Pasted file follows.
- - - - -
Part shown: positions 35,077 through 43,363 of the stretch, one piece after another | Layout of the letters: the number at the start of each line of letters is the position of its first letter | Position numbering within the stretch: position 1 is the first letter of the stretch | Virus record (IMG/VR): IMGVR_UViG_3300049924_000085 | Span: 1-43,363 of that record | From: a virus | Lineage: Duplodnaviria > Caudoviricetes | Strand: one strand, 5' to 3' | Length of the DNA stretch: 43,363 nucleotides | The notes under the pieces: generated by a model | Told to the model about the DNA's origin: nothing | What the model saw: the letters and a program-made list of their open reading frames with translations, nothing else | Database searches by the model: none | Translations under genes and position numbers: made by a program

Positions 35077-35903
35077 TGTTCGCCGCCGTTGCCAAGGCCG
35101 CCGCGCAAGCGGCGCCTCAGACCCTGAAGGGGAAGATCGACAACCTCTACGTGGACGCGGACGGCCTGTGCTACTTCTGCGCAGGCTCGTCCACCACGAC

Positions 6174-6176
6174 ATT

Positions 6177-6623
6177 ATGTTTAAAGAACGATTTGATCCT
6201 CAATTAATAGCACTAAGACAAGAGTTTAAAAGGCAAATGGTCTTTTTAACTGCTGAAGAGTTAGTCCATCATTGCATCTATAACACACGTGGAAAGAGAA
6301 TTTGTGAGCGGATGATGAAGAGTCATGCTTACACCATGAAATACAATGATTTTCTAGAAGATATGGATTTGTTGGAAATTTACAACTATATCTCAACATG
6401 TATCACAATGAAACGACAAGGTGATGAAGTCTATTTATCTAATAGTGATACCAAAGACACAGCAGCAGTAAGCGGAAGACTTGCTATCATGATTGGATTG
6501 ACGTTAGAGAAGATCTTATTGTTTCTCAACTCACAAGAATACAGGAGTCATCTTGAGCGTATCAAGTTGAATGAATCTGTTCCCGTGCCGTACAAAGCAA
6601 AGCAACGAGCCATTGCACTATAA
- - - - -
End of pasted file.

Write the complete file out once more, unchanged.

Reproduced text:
Part shown: positions 35,077 through 43,363 of the stretch, one piece after another | Layout of the letters: the number at the start of each line of letters is the position of its first letter | Position numbering within the stretch: position 1 is the first letter of the stretch | Virus record (IMG/VR): IMGVR_UViG_3300049924_000085 | Span: 1-43,363 of that record | From: a virus | Lineage: Duplodnaviria > Caudoviricetes | Strand: one strand, 5' to 3' | Length of the DNA stretch: 43,363 nucleotides | The notes under the pieces: generated by a model | Told to the model about the DNA's origin: nothing | What the model saw: the letters and a program-made list of their open reading frames with translations, nothing else | Database searches by the model: none | Translations under genes and position numbers: made by a program

Positions 35077-35903
35077 TGTTCGCCGCCGTTGCCAAGGCCG
35101 CCGCGCAAGCGGCGCCTCAGACCCTGAAGGGGAAGATCGACAACCTCTACGTGGACGCGGACGGCCTGTGCTACTTCTGCGCAGGCTCGTCCACCACGAC

Positions 6174-6176
6174 ATT

Positions 6177-6623
6177 ATGTTTAAAGAACGATTTGATCCT
6201 CAATTAATAGCACTAAGACAAGAGTTTAAAAGGCAAATGGTCTTTTTAACTGCTGAAGAGTTAGTCCATCATTGCATCTATAACACACGTGGAAAGAGAA
6301 TTTGTGAGCGGATGATGAAGAGTCATGCTTACACCATGAAATACAATGATTTTCTAGAAGATATGGATTTGTTGGAAATTTACAACTATATCTCAACATG
6401 TATCACAATGAAACGACAAGGTGATGAAGTCTATTTATCTAATAGTGATACCAAAGACACAGCAGCAGTAAGCGGAAGACTTGCTATCATGATTGGATTG
6501 ACGTTAGAGAAGATCTTATTGTTTCTCAACTCACAAGAATACAGGAGTCATCTTGAGCGTATCAAGTTGAATGAATCTGTTCCCGTGCCGTACAAAGCAA
6601 AGCAACGAGCCATTGCACTATAA